Legislatively, the RVMC takes part in a regional coalition called the Southwest Virginia Car Council, headed by Tom Cox. Along with many other clubs in its area, the RVMC has been involved in a 2-year battle to secure special license plates and driving opportunities for Virginia car enthusiasts. "Through the Council, we were able to get special year of manufacture and antique car plates for enthusiasts. But that's not all. Virginians have to pay state property taxes on cars, but if you have a year of manufacturer plates or antique plates on your car, you do not have to pay [this tax]. They are treated like collectibles, like stamps." Dan Haley continued, "Tom Cox was instrumental, and is now an honorary member of our club for all the hard work he has done over the years. He was the driving force behind all of this, no pun intended. I read "Driving Force," and I know Cox has been in there already."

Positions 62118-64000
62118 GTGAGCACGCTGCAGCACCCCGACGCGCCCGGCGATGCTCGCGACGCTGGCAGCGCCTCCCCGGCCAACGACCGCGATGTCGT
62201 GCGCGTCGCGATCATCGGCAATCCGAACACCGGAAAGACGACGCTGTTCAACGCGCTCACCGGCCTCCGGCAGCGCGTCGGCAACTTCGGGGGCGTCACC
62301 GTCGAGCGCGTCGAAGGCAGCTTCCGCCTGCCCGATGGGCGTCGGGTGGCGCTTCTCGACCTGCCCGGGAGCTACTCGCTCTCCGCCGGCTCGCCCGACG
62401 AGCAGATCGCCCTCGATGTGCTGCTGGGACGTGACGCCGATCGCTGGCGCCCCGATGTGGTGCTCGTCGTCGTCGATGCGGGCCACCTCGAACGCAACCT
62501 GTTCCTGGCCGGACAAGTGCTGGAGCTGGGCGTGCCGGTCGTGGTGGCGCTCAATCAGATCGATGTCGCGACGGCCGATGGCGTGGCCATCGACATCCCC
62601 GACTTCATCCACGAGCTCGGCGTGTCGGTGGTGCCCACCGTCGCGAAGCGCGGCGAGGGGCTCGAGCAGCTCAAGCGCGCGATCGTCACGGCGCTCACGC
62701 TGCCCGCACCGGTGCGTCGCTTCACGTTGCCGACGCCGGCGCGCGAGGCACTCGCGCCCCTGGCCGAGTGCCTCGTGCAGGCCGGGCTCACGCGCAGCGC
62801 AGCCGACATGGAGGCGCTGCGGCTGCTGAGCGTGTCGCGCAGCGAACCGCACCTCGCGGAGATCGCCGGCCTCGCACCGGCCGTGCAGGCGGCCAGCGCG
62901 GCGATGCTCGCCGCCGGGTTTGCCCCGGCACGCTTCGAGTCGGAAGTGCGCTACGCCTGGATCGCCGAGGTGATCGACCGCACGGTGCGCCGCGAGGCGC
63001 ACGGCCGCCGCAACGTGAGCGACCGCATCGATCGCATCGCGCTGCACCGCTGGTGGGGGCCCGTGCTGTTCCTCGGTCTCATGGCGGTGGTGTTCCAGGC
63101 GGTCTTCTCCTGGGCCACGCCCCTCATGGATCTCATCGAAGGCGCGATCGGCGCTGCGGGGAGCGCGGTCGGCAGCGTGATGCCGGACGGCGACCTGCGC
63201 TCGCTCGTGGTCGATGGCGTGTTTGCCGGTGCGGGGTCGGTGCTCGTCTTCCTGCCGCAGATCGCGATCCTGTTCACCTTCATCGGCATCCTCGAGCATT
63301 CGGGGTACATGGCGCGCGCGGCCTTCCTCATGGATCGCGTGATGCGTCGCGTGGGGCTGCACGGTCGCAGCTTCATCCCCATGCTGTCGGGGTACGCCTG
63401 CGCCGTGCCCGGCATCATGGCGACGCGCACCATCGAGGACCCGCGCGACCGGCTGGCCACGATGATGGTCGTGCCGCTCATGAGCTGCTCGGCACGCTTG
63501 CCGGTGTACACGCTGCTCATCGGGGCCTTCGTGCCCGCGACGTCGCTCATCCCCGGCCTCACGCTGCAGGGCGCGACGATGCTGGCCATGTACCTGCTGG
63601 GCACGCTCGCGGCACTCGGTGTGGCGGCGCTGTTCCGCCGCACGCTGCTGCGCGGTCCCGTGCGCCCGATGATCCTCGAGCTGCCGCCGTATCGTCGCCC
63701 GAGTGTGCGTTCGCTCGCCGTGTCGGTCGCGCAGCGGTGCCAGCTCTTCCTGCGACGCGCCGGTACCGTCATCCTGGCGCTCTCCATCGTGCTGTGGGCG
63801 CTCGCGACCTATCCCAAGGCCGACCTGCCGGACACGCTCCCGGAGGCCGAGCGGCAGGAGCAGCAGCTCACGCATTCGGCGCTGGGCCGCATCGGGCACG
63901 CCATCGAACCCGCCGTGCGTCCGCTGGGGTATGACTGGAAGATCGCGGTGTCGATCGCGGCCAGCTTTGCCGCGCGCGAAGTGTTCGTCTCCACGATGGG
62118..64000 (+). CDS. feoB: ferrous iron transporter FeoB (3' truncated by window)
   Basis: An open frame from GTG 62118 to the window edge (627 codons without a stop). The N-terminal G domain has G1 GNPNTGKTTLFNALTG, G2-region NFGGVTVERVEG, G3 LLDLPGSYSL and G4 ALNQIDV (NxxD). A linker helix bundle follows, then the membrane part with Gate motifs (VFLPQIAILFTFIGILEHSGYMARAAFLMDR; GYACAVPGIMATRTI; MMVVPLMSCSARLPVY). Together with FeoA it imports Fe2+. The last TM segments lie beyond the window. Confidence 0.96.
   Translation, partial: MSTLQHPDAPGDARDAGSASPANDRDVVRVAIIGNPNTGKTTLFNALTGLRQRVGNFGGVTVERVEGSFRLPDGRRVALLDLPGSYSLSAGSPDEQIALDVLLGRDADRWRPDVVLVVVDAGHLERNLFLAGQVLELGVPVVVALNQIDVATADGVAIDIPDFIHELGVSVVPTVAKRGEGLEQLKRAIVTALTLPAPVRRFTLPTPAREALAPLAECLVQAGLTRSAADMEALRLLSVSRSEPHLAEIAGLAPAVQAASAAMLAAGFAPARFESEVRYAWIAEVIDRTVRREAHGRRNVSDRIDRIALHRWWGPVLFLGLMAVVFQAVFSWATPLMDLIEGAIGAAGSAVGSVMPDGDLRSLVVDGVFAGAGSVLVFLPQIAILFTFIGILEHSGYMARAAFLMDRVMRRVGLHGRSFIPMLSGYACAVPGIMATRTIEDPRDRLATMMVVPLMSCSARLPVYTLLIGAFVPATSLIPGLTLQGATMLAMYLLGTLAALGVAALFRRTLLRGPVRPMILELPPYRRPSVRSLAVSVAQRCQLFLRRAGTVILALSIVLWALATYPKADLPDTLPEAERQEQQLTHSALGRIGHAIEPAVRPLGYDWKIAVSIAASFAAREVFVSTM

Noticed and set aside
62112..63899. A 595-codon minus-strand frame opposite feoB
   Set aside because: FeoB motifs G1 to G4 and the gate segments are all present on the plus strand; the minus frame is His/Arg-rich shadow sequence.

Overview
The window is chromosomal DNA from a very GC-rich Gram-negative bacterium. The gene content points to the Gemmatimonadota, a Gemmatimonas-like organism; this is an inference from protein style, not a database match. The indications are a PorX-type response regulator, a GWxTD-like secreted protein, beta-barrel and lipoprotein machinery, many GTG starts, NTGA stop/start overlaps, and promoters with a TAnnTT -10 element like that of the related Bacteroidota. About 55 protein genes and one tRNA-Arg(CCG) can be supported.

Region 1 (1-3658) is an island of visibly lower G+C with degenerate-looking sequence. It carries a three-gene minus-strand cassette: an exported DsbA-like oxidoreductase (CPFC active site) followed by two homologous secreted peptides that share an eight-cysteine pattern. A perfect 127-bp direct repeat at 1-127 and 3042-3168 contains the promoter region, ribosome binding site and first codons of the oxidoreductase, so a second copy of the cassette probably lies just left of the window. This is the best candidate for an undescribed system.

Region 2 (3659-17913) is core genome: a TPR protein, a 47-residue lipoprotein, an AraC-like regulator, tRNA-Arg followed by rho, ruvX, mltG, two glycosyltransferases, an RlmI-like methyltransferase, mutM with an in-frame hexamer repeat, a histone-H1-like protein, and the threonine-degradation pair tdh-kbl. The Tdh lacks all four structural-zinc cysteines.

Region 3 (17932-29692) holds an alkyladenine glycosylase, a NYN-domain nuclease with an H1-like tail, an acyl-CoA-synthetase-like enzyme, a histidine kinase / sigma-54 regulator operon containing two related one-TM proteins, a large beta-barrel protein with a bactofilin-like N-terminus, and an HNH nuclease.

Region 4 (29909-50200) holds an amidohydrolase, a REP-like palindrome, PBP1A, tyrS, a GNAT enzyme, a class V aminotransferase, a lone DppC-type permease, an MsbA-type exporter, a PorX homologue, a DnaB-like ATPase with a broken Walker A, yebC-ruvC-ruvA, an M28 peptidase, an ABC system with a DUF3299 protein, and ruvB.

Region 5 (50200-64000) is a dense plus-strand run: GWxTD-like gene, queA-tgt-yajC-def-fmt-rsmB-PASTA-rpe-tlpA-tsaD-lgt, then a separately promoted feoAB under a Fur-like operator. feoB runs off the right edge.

Working Together: Corvette Clubs in America

By Erin Mulholland

Corvette clubs from across the country have a great history of working together to promote the car hobby. For example, in the early 1970s, the 300-member Corvette Club of Michigan (CCM), one of the oldest Corvette Clubs in the country, took part in a project with several other clubs, including non-Corvette clubs, to eliminate the need for front license plates on vehicles. The CCM continues its work into the next millennium through its affiliation with the Detroit Council of Sports Car Clubs.